The city of Maquoketa may wade into the garbage and recycling business to fill the need when Imagine the Possibilities, formerly known as DAC, ends its recycling service June 30.
The end of the recycling program “opens the door for us to have a frank conversation … about what interest the city has in terms of looking and going forward, particularly with the beautification of our community,” City Manager Gerald Smith told the Maquoketa City Council Monday evening.
The council could take no action because it was not on the agenda but steered the topic to the city’s Public Works Committee for further guidance.
A few weeks ago, Imagine the Possibilities announced it would end the recycling program at its Maple Street location in Maquoketa. Imagine officials said the nonprofit was no longer making enough money to maintain a viable service in Jackson County.
This affects patrons who want to reduce waste going to the landfills, allowing them to drop of such items as cardboard, plastic containers, newspapers, and even unused clothing.
Since Imagine’s announcement, conversations have been swirling around the community about where residents could take their recycling after June 30, Smith said.
“Recycling is a very important aspect to communities that wish to be progressive,” Smith noted.
He said the city’s Property Maintenance Board at one point talked about the city operating a citywide trash pickup program.
“Maybe this is the time for us to engage in this discussion” and include a city recycling program, Smith told the council Monday.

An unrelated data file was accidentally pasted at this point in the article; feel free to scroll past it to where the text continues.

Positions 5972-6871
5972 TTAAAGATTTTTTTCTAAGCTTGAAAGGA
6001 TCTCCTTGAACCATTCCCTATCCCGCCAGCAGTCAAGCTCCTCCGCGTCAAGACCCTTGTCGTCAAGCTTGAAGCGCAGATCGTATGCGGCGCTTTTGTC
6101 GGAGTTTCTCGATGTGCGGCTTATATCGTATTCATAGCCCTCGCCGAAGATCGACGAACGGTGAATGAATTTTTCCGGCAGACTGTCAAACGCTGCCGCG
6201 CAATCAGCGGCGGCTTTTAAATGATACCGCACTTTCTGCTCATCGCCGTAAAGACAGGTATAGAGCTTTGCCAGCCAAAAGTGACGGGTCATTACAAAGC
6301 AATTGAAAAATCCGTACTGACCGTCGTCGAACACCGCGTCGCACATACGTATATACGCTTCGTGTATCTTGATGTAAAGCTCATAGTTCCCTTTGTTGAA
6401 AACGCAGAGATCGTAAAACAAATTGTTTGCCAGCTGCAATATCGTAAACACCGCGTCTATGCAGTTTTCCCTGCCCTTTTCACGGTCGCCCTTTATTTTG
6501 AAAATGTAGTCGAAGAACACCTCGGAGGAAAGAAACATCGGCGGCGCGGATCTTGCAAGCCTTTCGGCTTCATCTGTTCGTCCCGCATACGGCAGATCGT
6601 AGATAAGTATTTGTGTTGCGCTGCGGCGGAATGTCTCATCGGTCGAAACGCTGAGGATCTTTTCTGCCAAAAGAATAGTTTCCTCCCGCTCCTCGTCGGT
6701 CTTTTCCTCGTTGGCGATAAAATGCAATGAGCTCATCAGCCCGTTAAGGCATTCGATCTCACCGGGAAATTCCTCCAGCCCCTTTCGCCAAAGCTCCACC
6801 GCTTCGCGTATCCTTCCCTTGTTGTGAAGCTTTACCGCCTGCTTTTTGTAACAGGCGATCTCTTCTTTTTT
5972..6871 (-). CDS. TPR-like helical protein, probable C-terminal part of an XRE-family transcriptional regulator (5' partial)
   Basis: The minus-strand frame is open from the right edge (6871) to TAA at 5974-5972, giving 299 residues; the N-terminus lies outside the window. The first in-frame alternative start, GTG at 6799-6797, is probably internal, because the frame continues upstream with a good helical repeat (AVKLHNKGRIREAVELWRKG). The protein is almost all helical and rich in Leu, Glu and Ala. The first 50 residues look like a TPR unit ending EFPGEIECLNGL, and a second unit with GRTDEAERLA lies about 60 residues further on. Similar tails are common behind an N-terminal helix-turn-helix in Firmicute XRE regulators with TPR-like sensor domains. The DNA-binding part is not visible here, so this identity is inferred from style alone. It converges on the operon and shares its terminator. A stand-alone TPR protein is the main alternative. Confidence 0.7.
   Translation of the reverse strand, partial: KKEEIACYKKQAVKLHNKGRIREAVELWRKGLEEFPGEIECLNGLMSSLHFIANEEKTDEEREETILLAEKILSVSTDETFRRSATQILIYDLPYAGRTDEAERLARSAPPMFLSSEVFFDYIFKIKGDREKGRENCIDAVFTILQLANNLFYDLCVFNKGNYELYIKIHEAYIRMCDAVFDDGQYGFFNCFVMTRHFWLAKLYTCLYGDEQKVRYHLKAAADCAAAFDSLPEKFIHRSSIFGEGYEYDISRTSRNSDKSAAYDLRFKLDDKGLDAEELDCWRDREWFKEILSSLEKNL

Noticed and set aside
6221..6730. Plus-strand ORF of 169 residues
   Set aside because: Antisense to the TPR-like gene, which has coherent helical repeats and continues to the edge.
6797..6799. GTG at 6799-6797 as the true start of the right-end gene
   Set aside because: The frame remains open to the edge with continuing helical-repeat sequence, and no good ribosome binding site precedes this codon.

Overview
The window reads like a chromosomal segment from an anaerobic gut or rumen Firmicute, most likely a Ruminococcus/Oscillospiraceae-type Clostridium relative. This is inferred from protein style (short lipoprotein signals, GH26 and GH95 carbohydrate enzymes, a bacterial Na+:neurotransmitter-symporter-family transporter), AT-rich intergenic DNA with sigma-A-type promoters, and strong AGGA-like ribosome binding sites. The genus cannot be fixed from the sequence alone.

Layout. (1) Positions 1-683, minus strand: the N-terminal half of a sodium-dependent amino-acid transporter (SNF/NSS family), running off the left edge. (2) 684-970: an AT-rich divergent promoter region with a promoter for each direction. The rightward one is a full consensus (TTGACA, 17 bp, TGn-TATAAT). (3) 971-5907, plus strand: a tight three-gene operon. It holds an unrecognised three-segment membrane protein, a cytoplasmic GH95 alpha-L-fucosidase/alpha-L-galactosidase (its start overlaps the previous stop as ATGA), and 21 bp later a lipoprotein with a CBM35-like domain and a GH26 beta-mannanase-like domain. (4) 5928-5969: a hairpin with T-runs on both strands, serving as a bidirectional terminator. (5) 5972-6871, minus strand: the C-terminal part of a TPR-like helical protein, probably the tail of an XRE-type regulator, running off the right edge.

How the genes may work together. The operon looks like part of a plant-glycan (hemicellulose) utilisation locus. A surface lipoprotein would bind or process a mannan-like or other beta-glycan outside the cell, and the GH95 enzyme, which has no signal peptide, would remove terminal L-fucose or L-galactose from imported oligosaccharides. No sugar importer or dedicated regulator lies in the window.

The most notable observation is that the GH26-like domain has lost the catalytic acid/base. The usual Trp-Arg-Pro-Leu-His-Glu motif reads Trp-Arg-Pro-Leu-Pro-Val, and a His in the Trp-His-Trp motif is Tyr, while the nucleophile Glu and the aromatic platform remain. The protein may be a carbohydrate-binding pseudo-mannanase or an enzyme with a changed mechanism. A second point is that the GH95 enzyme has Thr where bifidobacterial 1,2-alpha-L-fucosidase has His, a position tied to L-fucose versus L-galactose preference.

Mayor Don Schwenker requested that the Public Works Committee weigh the benefits and hindrances of operating a city-run trash and recycling pickup program versus private haulers who already do it. He added that city finances made him hesitant to start another city department.
“There’s significant cash up front,” Smith explained. The city would have to buy the necessary equipment and meet insurance requirements.
“It’s very pricy for a self-run program, but certainly it’s an enterprise, and as such you have to fund it by users,” Smith explained.
The city’s Public Works Committee will meet to further discuss the issue.
Meanwhile, the Jackson County Board of Supervisors will hold a work session about county recycling on Tuesday, Jan. 28, at 10:30 a.m. in the basement community room at the Jackson County Courthouse. The county has a rural recycling program with drop-off locations at Preston, Bellevue, Iron Hill, and Otter Creek. Imagine the Possibilities has been paid to pick up those rural recyclables, but the county will have to find a new recycler after June 30 if the program is to continue.